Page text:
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dc.contributor.authorWawire, Nelson H. W.
dc.date.accessioned2019-05-30T08:46:16Z
dc.date.available2019-05-30T08:46:16Z
dc.date.issued2016
dc.identifier.citationAmity Journal of Economics Vol. 1 No. 2, 2016en_US
dc.identifier.urihttp://ir-library.ku.ac.ke/handle/123456789/19478
dc.descriptionResearch Articleen_US
dc.description.abstractThe Government of Kenya has over the years undertaken reforms in the income tax system with a view of making it elastic. Despite these efforts, studies have shown that the structure is still inelastic. However, these studies omit key factors that affect income tax revenue productivity such as tax reforms, and the structural and demographic nature of the economy. Because of this omission, the estimated income tax elasticity cannot be relied on for planning purpose and for execution of further income tax reforms. The objectives of the paper is to assess the response of income tax yield to changes in its base, discretion actions by the tax authority and unusual circumstances. The study uses time series data that was obtained from various Kenya Government documents and International Monetary Fund Financial Statistics. Regression analysis is used to estimate income tax revenue elasticity which is a measure of productivity of the tax system. The estimated results show that the income tax system is responsive to its tax base (Gross Domestic Product) in the short run but unresponsive in the long run. The response of income tax with respect to Gross Domestic Product (GDP) is found to be less than that of monetary GDP. This suggests the existence of a black economy in Kenya. Income tax yields also respond with lags to changes in its base in addition to being sensitive to discretionary changes in income tax policy and unusual circumstances. The conclusion is that Kenya’s income tax system is inelastic. The findings point to the need for more income tax reforms within the broad spectrum of the on-going implementation of the Public Finance Management programme.en_US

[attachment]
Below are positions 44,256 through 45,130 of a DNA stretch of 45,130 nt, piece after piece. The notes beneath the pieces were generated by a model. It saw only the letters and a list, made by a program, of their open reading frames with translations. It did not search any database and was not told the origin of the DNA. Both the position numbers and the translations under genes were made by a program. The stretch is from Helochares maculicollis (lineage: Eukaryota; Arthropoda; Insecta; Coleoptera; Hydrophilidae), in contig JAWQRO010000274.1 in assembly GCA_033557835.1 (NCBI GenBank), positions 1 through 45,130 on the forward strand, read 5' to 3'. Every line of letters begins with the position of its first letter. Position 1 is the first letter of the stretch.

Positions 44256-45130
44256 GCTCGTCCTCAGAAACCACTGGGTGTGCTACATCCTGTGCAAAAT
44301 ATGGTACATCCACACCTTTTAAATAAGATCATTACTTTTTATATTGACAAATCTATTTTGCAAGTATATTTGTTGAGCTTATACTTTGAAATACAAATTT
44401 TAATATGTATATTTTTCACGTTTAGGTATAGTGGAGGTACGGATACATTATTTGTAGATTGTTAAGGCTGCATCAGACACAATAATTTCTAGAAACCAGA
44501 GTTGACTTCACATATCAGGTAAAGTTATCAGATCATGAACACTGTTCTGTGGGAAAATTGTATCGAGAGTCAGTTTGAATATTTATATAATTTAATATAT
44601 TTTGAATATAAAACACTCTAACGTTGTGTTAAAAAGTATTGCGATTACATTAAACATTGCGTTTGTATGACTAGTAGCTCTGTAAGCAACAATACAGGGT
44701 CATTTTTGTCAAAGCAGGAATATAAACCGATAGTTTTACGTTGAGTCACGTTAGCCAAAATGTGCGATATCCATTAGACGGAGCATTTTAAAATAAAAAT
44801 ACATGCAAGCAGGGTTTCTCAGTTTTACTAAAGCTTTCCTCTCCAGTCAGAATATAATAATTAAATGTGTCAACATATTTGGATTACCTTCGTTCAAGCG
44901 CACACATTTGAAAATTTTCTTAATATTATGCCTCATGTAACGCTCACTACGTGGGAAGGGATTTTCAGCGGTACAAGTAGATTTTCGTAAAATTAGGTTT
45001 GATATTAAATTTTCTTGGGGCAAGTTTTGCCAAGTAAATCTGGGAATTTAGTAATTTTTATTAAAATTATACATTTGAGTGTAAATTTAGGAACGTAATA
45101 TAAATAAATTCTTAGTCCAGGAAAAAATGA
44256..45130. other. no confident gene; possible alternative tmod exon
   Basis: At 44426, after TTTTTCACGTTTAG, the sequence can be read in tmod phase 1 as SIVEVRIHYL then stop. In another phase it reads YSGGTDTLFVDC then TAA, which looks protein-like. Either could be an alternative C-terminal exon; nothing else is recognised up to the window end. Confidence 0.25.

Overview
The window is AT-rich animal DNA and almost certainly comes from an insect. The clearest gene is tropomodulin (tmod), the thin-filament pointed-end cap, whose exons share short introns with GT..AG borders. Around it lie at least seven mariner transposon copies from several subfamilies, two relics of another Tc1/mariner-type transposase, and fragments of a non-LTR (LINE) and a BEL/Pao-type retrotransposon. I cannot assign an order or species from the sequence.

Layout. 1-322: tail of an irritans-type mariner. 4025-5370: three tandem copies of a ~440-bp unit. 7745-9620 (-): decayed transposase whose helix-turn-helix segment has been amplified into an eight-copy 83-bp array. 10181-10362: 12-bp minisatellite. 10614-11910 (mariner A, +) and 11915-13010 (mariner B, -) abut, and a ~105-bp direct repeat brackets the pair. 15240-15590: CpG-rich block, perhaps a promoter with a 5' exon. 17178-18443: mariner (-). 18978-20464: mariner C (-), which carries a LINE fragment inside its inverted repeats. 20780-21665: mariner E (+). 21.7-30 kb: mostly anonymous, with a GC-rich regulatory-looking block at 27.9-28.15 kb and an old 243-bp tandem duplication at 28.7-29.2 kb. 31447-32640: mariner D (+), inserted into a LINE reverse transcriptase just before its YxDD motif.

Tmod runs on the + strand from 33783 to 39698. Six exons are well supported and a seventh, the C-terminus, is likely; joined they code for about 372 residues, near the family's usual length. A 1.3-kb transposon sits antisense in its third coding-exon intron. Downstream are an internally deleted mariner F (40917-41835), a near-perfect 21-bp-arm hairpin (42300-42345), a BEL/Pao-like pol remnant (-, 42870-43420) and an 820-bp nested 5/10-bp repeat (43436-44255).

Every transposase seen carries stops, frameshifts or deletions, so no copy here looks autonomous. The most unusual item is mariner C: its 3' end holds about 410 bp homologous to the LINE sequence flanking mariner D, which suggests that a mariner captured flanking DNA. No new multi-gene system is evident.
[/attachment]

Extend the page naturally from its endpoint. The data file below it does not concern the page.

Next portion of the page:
dc.language.isoenen_US
dc.publisherAmity Directorate of Management & Allied Areas (ADMAA)en_US
dc.subjectTax reformen_US
dc.subjectBuoyancyen_US
dc.subjectElasticityen_US
dc.subjectYielden_US
dc.subjectBlack economyen_US
dc.titleAnalysis of income tax system productivity in Kenyaen_US
dc.typeArticleen_US


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